Quite a lot of companies have been warning for a much lower fourth quarter than we are seeing in the third quarter, says Morningstar head of equity and credit research Heather Brilliant.
Jeremy Glaser: For Morningstar, I'm Jeremy Glaser.
I'm here today with Heather Brilliant. She is head of our global equity and credit research, and we are going to talk a little bit about third-quarter earnings.
Heather, thanks for talking with me today.
Heather Brilliant: Thanks for having me, Jeremy.
Glaser: So ... a lot of the big companies have reported their third-quarter earnings. Let's talk about some big themes that you have seen emerge there. What are some of the things that you are seeing?
Brilliant: Well, we are about halfway through third-quarter earnings season at this point, and based on what we've seen so far, it looks like the third quarter is actually not so bad. I think overall a lot of the companies that have reported so far have been relatively in line with expectations, the market has been taking it relatively in stride, but the problem actually is that quite a lot of companies have been warning for a much lower fourth quarter than we are seeing in the third quarter.
The other problem or issue, I guess, we've seen in the third quarter is that while sales have held up pretty well across the board, it's actually the margin level--in terms of rising costs--that have impacted some of these companies, where things have been a little bit weaker.
Glaser: Has this been pretty even across sectors, or are some areas showing more strength than others?
Brilliant: Well, we have actually seen some relative strength in the consumer staples area. A lot of consumer discretionary firms have not reported yet, they're on an [off-calendar] fiscal year. But we have seen some strength as well in the third quarter even in places like the steel industry, but that is an example, too, where the guidance for the fourth quarter was particularly weak, because not only is it a seasonally weak quarter, typically, but also there are some concerns around just industrial demand, and that's certainly holding back companies like Nucor, for example.
Glaser: So management has been talking about fourth quarter. What are some of the reasons that they're giving for their reduced or weak guidance?
Brilliant: Well, one topic that has come up quite a lot, and I'll use 3M as an example of this, is that that the companies are saying that their customers are starting to reduce inventories in expectation of weaker demand. And so, what they are really saying is that their orders are coming in weaker already. They kind of have some guidance coming from actual indicators in their business.
That's certainly a concern for the fourth quarter. But I think it's fair to say, too, that at this point with everybody almost universally coming in with some kind of hedged guidance for the fourth quarter, that there is not a lot of incentive for companies to go out on a limb and say "We are going to have a great fourth quarter." It's better to kind of throw your hat in with everybody else, and then if you have a great fourth quarter, you will outperform at that point.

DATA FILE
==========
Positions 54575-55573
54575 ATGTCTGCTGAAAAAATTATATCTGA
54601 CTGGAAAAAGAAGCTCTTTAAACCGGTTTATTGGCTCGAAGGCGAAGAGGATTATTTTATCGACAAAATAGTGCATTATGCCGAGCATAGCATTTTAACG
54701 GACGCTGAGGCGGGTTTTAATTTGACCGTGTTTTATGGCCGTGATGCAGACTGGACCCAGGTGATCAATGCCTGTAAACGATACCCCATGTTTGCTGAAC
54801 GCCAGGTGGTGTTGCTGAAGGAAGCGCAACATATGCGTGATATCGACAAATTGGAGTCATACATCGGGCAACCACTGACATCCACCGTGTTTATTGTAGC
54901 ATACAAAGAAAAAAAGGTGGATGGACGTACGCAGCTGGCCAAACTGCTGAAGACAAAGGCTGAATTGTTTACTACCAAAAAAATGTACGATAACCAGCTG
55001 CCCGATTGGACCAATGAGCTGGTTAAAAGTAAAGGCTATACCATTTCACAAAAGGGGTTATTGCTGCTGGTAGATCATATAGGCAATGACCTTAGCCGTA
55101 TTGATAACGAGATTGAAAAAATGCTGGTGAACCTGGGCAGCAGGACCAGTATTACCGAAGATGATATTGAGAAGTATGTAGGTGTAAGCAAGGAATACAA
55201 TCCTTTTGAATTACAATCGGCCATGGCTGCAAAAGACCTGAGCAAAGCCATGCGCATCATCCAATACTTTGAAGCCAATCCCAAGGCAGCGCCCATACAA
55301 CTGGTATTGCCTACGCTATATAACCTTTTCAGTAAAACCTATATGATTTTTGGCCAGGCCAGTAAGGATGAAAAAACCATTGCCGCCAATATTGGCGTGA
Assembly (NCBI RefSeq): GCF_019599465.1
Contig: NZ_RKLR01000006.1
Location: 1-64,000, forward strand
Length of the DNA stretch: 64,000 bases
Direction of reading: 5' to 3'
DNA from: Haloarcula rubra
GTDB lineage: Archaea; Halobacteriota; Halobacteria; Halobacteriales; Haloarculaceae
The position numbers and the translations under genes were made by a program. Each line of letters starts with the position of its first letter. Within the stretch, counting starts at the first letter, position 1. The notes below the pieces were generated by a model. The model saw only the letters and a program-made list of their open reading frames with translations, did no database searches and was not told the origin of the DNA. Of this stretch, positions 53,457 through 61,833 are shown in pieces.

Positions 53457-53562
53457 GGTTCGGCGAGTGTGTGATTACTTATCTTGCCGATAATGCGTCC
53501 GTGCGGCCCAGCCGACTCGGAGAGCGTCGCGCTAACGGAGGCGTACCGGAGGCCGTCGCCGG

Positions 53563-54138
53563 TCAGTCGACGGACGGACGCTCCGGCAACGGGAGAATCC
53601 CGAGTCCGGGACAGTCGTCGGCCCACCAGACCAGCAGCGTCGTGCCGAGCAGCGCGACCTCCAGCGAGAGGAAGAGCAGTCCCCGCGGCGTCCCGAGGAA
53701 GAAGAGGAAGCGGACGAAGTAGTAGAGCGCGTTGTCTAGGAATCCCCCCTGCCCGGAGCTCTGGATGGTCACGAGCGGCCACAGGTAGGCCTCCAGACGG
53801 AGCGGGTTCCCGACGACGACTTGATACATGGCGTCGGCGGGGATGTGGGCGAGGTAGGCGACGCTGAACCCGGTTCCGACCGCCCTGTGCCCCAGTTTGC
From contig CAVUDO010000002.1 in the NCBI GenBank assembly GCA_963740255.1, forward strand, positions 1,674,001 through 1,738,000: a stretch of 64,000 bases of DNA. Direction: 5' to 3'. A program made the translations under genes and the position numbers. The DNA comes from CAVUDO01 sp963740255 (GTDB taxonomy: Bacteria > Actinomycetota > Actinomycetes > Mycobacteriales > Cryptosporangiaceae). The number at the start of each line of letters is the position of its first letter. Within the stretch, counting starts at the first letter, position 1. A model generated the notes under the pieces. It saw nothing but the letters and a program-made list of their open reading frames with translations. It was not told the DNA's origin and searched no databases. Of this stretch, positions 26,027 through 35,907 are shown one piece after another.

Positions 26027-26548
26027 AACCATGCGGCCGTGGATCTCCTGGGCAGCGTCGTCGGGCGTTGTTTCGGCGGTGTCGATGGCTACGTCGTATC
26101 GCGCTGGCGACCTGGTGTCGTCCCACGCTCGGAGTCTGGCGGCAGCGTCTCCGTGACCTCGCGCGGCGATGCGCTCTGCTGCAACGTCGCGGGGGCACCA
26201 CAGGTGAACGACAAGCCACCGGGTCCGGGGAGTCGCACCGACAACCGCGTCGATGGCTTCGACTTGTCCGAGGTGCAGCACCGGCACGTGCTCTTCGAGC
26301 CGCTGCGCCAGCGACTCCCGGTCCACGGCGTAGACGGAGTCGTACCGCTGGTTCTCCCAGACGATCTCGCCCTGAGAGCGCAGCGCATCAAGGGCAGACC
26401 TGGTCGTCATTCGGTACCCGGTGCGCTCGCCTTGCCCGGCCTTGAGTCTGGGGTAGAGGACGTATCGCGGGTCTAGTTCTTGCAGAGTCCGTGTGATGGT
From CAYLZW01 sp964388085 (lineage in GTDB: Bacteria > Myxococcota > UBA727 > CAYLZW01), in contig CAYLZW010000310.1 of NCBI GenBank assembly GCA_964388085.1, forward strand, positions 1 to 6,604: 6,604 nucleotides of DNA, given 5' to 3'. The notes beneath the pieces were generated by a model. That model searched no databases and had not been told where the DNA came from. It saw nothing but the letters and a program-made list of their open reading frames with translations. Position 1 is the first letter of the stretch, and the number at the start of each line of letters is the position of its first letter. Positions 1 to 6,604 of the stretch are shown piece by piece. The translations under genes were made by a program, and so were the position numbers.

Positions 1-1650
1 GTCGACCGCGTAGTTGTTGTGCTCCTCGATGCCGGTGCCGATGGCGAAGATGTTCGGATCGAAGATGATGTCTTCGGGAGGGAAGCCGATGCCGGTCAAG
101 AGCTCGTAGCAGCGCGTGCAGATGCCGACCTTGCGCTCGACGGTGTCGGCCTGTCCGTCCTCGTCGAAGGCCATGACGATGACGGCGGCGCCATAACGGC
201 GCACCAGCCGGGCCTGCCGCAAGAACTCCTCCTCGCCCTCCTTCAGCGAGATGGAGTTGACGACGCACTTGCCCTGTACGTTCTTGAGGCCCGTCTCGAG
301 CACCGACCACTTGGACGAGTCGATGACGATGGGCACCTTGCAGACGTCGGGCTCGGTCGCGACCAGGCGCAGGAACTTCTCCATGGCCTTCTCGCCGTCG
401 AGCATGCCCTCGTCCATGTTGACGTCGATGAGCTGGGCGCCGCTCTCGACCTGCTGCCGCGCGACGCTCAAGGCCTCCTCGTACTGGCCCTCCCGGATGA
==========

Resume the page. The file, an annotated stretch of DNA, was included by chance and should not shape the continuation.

Glaser: Now obviously other than earnings going on right now, the eurozone crisis just keeps bubbling up. Do you think that's having an impact on how people are coming up with their guidance, or the way that people are perceiving earnings over the last few weeks?
Brilliant: I think it certainly has injected quite a lot of uncertainty and that always makes people hedge. So, the more concern people have over what's going to happen in Europe, the more they want to hold back on guidance for the fourth quarter.
That being said, now that we have got a little bit more clarity around what's probably going to happen in Europe and how this will play out, I doubt that all of a sudden the rest of the companies that still have yet to report will start having some better fourth-quarter guidance.
But I do think it's fair to say that during this earnings season, the market action has been driven a lot more by what's going on in Europe, and everyone keeping all eyes there, rather than what's been going on the earnings front.
Glaser: Well, Heather, I'm definitely looking forward to seeing what the analysts have to say about the second half of earnings and we'll see in the fourth quarter how that actually plays out.
Brilliant: Yep. And in general, too, I'd add, Jeremy, that we are not really cutting our fair value estimates. So, as we see what's coming out in the third quarter, even though it's not stellar, it's typically been relatively strong, and even with lower fourth-quarter guidance, and in some cases, some concerns about a weaker 2012, we are still keeping our fair value estimates relatively steady.
We have built a lot of this in, as we have talked about in the past, and I think we really believe that when you look at where these businesses are going, a lot of the downside has already been seen. So, even if they stay weak for maybe another quarter or two or three, it's something that is largely built into our expectations anyway.
Glaser: Well, Heather, thanks for your thoughts today.
Brilliant: Thanks, Jeremy.
Glaser: For Morningstar, I'm Jeremy Glaser.